I’m six months into the “real-world” and I’m just at the beginning of my perpetual “last semester”. The last semester has no pre-determined endpoint, and if I’m not careful, it can lead to a deadly “default setting” in life, as David Foster Wallace puts it. Wallace is right, the day-in and day-out grind, which involves primarily “boredom, routine, and petty frustration” comprises a large chunk of adult American life.
I believe escaping from a mind numbing default setting involves arranging for a multitude of inputs in one’s routine experience, from exercise, to socialization, and being a participant of the local community. However, amidst all of the inputs, I’ve found one primarily anecdotal experience to be true: most humans have about four hours of concentration each day. Let’s call this four hour capacity the attention credit card.
Next I bike 15 minutes into SoMa to visit the office where I work. I spend my first minutes there eating breakfast, catching up with office mates (socialization), and then I’m back into the zone. I’ve got another two hours of attention credit to burn thanks to a tasty breakfast and a good night’s sleep. Tackling work-problems head-on, whether it be an analysis of paid advertising campaigns and developing new creatives in response, or a small change to a webpage, my attention credit whittles away down to just one hour remaining after lunchtime.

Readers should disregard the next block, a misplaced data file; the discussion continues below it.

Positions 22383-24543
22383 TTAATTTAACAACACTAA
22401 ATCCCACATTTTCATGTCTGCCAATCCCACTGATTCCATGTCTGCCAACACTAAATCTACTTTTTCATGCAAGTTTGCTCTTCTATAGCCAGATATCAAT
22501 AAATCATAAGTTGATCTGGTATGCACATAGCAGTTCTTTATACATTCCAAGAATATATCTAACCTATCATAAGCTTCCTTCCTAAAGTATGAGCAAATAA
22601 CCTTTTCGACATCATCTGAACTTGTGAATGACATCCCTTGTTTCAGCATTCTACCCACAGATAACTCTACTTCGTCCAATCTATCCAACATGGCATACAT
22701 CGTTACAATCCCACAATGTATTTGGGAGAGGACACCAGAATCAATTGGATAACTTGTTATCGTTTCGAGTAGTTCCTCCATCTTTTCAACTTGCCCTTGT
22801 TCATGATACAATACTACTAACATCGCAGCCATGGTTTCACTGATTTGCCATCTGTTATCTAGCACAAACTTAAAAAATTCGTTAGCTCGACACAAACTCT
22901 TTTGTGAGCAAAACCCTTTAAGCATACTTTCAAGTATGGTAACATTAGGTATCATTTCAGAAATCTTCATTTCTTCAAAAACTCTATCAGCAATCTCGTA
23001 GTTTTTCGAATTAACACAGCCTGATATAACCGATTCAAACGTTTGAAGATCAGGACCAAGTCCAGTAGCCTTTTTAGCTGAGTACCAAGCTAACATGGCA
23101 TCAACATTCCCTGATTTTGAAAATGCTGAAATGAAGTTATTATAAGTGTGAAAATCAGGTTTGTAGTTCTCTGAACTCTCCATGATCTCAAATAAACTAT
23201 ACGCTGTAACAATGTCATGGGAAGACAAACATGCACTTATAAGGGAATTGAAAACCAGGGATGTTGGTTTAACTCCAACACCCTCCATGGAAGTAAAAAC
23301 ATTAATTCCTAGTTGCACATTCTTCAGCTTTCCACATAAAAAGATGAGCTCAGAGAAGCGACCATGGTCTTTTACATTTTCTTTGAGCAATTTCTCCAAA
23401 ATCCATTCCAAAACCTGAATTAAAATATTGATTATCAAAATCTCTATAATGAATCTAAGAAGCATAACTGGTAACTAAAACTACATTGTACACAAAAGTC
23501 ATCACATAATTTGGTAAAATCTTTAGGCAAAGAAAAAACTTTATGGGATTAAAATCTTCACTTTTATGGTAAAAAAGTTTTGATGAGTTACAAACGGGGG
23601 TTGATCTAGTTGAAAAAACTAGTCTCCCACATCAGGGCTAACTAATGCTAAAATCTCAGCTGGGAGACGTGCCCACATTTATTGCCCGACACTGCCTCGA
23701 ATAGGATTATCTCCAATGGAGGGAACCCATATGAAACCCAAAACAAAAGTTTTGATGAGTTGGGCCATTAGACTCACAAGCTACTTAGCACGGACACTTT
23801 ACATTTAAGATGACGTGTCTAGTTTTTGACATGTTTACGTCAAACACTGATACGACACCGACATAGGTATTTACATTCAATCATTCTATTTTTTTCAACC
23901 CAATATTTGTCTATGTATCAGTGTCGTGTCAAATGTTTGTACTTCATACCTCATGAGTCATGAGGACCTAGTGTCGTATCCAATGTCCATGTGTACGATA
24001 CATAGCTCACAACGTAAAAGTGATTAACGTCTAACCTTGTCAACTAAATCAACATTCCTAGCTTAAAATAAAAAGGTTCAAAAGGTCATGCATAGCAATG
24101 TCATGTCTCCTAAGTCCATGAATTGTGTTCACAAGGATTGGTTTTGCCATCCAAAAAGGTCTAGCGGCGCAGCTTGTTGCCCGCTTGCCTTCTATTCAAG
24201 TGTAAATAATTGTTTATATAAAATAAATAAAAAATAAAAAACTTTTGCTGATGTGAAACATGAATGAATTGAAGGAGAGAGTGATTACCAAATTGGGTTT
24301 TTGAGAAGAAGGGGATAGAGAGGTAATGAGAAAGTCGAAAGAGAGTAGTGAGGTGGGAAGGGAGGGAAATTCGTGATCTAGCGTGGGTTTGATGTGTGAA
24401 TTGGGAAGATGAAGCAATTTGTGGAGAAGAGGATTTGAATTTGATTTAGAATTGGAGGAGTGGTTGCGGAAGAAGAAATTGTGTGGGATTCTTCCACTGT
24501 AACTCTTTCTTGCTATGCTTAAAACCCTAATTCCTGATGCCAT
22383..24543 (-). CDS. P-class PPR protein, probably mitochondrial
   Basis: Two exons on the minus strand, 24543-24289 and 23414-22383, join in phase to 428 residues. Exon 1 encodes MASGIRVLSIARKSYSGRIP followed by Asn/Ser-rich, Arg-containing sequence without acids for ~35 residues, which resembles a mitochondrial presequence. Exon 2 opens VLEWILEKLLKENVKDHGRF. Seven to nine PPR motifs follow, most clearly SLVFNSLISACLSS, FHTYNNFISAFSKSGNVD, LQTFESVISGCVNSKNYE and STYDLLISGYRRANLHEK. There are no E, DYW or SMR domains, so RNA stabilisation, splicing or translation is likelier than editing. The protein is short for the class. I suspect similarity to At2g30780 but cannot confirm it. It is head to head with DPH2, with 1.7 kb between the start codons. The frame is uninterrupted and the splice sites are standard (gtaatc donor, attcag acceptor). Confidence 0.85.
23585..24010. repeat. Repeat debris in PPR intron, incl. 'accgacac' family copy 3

By mid-afternoon, with lunch calories kicking-in, my last hour of concentration is my best shot at completing my tasks of the day on time and with attention to detail. Beyond 5:00PM, my attention credit is maxed out, and my brain is beginning to search for more energy.
I mention the attention credit card because as of recent months, I’ve found myself coming up with interesting ideas for research and writing, but left with little willpower to execute on them and type away at the keyboard. For example, today I am writing this piece around 9:00PM PST, at the end of long day in my default setting, which drained my best concentration before dinner time into the infamous “busy trap“. I am writing less because when I pretend that my attention credit card is limitless, I lack the will power to write anything at all.
It’s up to me to remind myself that time spent during early mornings and weekends on writing is well worth the effort as well. I have to choose to write, and more specifically choose to concentrate on writing well. Here’s to more reflection and writing over the next six months.